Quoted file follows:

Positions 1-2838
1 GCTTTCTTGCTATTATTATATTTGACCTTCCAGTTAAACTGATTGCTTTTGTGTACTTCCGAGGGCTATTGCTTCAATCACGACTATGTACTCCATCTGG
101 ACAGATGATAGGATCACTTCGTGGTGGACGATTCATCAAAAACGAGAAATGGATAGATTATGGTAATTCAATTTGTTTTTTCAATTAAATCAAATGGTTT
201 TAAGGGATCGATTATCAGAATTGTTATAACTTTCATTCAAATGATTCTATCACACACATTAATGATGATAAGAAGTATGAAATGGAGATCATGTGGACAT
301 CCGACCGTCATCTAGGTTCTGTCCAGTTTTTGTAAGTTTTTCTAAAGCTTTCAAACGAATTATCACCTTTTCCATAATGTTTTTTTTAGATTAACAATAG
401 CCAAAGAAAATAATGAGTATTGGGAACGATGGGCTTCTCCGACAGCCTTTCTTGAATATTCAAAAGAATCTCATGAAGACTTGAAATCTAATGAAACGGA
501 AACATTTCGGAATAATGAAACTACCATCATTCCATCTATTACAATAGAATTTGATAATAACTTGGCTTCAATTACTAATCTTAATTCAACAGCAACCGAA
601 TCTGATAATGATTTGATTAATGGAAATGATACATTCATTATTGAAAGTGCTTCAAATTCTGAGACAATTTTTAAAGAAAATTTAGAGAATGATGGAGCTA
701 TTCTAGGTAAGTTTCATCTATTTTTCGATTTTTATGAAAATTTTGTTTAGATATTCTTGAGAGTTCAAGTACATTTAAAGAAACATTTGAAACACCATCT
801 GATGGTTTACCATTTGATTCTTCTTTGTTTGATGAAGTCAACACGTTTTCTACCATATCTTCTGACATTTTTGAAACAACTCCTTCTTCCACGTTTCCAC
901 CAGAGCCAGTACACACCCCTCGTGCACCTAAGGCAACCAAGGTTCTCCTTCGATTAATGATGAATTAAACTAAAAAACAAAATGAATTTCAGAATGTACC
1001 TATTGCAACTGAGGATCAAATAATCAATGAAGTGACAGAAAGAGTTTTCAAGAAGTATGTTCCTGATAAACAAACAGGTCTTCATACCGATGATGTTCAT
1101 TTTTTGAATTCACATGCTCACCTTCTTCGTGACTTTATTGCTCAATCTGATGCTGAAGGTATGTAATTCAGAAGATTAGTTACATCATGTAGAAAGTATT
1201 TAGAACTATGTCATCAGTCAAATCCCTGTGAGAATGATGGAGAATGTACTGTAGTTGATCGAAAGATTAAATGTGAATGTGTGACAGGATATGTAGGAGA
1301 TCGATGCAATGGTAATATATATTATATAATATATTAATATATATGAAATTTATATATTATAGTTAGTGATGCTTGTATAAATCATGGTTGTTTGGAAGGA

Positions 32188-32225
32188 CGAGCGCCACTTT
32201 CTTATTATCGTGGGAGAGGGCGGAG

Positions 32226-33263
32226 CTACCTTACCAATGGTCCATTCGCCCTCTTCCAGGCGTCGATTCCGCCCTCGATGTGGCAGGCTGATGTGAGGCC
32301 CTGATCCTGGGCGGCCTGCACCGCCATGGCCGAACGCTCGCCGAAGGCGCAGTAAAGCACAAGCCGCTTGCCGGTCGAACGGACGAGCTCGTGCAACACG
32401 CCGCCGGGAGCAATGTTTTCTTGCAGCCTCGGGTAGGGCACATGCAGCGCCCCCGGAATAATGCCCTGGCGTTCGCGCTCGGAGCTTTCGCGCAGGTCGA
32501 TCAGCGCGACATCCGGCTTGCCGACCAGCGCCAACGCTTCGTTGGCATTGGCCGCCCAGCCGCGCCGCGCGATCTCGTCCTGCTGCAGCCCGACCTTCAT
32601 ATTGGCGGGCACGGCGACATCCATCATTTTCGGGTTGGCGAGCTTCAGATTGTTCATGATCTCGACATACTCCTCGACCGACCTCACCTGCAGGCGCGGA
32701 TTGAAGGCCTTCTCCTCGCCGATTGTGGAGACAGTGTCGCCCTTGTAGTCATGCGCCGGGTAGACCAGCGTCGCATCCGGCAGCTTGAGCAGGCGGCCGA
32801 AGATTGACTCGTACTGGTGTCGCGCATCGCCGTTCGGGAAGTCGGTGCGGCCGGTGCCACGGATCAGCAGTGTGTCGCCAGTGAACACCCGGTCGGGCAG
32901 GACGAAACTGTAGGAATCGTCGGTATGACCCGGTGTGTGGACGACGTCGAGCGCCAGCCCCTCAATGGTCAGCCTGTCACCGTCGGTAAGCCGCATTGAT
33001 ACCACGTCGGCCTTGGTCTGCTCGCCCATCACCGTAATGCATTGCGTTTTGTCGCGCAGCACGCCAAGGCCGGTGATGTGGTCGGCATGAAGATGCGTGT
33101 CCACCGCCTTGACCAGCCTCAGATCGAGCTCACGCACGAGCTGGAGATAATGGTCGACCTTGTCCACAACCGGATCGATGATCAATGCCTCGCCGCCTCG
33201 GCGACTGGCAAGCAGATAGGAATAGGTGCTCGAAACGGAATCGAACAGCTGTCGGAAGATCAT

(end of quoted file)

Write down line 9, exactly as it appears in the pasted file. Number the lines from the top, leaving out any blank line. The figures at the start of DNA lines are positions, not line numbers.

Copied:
701 TTCTAGGTAAGTTTCATCTATTTTTCGATTTTTATGAAAATTTTGTTTAGATATTCTTGAGAGTTCAAGTACATTTAAAGAAACATTTGAAACACCATCT